Some years ago I attended a performance of Chopin's Piano Concerto No.1, a work I don't greatly care for, given by a young female pianist. At the interval, after the concerto, one of our self- appointed local culture vultures came up to me and confided that "women can't really play Chopin because they don't have the muscular strength." As the old Sunday scandal-sheet reporters used to say, "I made an excuse and withdrew," because I really didn't have the energy to regale her with the legion of great female pianists, beginning in the 19th century with Venezuelan Teresa Carreņo, known as the "Valkyrie of the keyboard," and continuing down to the present day.
For almost four decades now (I know it is ungentlemanly of me to point it out), the reigning queen of the keyboard has surely been Martha Argerich. Since her spectacular debut recital disc in 1961 (currently available on DG's Originals imprint), Argerich has been a formidable pianistic presence. Her triumph in the 1965 Chopin Competition underlined her arrival on the world stage. In 1965, Argerich recorded this recital in London for EMI. Shortly thereafter she was signed to another label and contractual problems have prevented these recordings from seeing the light of day until now.
But the wait has been more than worth it. Suvi Raj Grubb, legendary EMI producer who presided over these sessions, relates how Argerich, "fortified by gallons of strong, black coffee," amazed all present with the power of her playing. When, shortly after arriving and meeting the producer for the first time, she sat down at the piano and "launched into Chopin's Polonaise Op.53, I sat up in my chair with a long drawn-out 'Jee-sus' -- the balance engineer said 'Wow!.' If this was a sample of her playing, Argerich was quite the most formidable player we had ever come across."
It would be difficult to improve on Grubb's categorization; Argerich is indeed a formidable player, capable of bringing forth huge sounds form the instrument, yet without the tone ever coarsening. Her tonal palette is also remarkable, as is her control over detailed and difficult passages. Try the fabulously deft scherzo from the Sonata, or the thundering left-hand octaves (a notorious passage) in the center of the Polonaise for two very different examples of what I mean. Rubato is one of the most important aspects of Chopin playing, and Argerich's is so natural as to be almost indiscernible. The group of Mazurkas, central to Chopin's oeuvre yet often the most difficult to pull off successfully, is a delight -- fresh, spontaneous and totally idiomatic. The succeeding Nocturne is equally successful.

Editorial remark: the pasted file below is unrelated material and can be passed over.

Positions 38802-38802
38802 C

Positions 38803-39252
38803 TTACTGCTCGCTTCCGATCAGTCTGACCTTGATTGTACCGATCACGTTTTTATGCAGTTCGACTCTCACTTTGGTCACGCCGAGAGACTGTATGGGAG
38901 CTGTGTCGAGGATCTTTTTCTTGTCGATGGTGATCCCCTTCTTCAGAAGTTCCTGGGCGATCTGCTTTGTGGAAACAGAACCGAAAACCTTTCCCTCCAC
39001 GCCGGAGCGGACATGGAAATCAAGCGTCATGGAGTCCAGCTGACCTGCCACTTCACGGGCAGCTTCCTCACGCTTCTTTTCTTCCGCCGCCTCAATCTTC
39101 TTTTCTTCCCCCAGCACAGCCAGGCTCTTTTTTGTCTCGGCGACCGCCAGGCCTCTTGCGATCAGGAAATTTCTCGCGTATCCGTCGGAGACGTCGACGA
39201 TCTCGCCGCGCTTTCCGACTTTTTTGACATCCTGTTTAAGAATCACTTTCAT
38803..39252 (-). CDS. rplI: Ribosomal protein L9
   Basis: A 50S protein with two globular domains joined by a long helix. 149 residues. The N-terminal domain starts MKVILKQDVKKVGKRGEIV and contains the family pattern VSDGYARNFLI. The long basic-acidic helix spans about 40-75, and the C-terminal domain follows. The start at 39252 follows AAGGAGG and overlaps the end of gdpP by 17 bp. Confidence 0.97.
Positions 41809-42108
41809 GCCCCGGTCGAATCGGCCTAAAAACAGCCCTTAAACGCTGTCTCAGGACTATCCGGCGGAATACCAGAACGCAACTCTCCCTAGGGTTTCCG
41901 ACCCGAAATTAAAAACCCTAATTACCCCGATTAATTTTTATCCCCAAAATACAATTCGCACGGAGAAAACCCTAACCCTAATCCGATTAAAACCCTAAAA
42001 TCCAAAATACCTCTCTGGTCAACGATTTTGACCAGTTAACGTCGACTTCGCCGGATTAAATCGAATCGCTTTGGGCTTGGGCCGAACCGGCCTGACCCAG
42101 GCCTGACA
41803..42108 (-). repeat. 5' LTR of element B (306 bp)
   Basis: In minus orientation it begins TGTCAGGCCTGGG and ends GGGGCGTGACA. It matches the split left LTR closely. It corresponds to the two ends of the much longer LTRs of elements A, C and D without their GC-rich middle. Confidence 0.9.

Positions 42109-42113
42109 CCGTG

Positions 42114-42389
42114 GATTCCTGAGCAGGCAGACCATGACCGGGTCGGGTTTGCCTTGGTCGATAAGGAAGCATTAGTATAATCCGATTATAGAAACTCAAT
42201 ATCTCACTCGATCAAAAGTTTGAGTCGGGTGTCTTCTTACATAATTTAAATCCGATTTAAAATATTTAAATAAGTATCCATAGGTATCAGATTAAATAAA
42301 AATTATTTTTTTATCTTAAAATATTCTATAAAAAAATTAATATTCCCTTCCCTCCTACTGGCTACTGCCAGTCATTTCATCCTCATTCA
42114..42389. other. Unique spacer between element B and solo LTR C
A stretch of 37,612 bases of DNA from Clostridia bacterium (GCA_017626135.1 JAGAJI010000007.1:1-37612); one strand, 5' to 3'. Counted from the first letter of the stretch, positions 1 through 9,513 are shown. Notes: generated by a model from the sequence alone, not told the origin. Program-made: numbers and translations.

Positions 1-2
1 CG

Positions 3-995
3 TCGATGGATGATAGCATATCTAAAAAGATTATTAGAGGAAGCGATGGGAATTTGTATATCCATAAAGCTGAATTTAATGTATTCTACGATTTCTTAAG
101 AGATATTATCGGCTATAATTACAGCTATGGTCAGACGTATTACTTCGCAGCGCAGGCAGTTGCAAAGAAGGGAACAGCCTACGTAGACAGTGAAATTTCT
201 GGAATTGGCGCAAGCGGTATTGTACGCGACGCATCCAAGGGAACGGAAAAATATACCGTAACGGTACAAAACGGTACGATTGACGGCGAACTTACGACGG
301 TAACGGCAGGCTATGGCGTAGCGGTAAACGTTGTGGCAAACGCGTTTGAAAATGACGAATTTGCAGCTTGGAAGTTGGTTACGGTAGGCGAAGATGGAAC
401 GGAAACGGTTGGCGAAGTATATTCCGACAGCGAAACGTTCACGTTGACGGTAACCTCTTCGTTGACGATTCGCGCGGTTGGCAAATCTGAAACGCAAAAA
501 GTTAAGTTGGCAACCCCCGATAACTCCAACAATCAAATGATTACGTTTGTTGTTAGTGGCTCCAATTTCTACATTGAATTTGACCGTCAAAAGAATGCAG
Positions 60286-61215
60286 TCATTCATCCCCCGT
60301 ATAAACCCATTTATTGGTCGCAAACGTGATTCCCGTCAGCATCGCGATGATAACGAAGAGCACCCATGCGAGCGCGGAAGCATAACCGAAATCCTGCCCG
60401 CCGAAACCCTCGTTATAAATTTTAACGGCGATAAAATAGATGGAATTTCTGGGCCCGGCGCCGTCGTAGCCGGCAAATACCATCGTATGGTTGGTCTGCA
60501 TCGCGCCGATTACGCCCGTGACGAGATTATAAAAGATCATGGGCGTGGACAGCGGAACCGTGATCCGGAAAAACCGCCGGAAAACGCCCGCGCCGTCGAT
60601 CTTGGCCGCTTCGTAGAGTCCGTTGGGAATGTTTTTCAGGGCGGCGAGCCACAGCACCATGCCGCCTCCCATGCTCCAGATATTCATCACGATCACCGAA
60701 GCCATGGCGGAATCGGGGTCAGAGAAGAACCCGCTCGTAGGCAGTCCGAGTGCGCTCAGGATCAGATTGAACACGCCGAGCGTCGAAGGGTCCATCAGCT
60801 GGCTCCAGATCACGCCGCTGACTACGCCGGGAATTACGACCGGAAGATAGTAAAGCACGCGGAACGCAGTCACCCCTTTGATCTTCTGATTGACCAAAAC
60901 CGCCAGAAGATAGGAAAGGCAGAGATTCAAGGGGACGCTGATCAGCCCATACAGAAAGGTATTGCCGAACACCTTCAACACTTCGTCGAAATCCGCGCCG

But the main attractions will be the three "big" pieces, the Sonata, Scherzo and Polonaise. Of these, the Scherzo is the only overlap with her debut disc, and in the intervening four years her control, power and conception of the piece all grew apace. Just listen to the stupendous opening chords, or her feather-light touch in the bell-like descending passages (from around 2:00 onwards). This is great Chopin playing. The Sonata and Polonaise also receive two of the finest performances I've ever encountered.
The recording is classic 1960s Abbey Road analog and, even on headphones, there is no discernible tape hiss. The piano sound is realistic and vivid -- and much better than the sound EMI has been producing at the same venue for Stephen Kovacevich's ongoing Beethoven cycle.
In short, this is one of the most distinguished Chopin recital discs it has ever been my pleasure to hear. At 52 minutes and change, it is not overgenerous, although the average LP in the '60s contained less music, and I imagine that at least one of the shorter pieces would have been left on the studio shelf had it been released at the time. But Argerich is one of our century's great pianists, and this disc represents her at the very pinnacle of her astonishing powers.
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